Merganser Ducks (Two Photographs) and more on Post Processing – Sharpening (and a Response to a Query on Noise)
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These were taken with my new Nikon 200-500 mm lens. I still had to crop in closely in post-processing given how far away the ducks were. The lens is lighter than my 300mm and a good deal less expensive. It’s also lighter than a dedicated 500mm and from what I have been told the quality is not very different.
Sharpening is an art and books have been written about it. Every photo is slightly sharpened by your camera and then by your processing software on import. This ensures that what you see on your computer screen is not soft. Professionals base their sharpening on the medium on which the photo will be viewed and from how far away it will be looked at. Pros often sharpen selectively, for the rest of us basic sharpening will do. Most programs have sharpening tools and you get three parameters to work with: amount, radius and detail. Some editing programs have methods where you can mask what you are sharpening and see more clearly what is going on (Lightroom). To say there are many ways to sharpen photographs would be an understatement. I use Smart Sharpen in Photoshop. When you sharpen photographs like those in this article you have to be very gentle in order not to get a noticeable halo around your subjects (a white line that outlines the subject). The halo is a function of the transition between the background and your subject. In addition to sharpening, external editing programs like Nik and Macphun include detail and tonal extractors (many names for much the same thing). When we do basic sharpening we sharpen the edges of the pixels; tonal contrast sharpens the lines between tones; detail extractors and structure adjustments are using creative ways to work highlight contrast between pixels. When I am happy with the Photoshop sharpening, I will then selectively apply detail extraction only to my subject. The results are often subtle and need to be carefully applied so as not to sharpen dust, highlights etc. on your subject. No-one wants soft photographs, some sharpening in one form or another has to be done. (Down the line I am working on a series of posts focused on sharp photographs dealing with camera handling, lenses and post-processing.)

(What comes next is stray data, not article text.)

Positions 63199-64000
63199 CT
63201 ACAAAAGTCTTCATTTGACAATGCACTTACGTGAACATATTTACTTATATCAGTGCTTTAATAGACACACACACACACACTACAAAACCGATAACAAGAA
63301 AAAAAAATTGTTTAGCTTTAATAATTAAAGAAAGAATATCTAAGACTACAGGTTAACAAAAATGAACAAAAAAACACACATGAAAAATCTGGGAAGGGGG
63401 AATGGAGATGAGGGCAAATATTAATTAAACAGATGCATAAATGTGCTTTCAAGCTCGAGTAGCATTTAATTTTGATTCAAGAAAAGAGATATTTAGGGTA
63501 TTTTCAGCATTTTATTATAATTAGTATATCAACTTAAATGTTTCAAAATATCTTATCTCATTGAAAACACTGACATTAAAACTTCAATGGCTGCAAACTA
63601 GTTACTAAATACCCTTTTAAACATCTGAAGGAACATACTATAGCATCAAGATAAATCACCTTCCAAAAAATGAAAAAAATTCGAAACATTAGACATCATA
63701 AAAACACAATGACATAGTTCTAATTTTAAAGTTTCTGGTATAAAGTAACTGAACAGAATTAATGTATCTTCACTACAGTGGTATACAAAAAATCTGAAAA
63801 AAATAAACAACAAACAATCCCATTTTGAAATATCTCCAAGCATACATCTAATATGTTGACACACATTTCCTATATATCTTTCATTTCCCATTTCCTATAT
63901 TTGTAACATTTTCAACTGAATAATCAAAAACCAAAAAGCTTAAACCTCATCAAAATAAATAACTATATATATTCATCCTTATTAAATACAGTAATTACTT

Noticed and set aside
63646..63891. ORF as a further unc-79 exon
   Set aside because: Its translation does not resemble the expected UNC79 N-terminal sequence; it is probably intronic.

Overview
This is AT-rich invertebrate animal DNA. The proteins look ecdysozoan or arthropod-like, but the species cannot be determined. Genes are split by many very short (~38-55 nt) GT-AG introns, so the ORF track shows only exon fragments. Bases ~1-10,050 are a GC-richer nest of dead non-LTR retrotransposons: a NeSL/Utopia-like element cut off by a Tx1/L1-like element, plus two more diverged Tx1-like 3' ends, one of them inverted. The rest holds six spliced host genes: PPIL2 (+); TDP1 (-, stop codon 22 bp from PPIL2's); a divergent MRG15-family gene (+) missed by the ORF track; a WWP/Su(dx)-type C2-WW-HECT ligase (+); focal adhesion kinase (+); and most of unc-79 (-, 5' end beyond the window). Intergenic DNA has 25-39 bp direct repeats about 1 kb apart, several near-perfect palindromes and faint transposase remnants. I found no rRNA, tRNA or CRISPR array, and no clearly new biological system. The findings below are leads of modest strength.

I was asked what noise looks like. To really see it you need to show a photo full size, instead below I have cropped to a degree that the noise is exaggerated. Both photos were processed similarly except the first, has no noise reduction and the second does. I would never crop this close, but if the full photo (Bird and Background) was an 8×10 print you would see the noise, the print would look muddy and rough.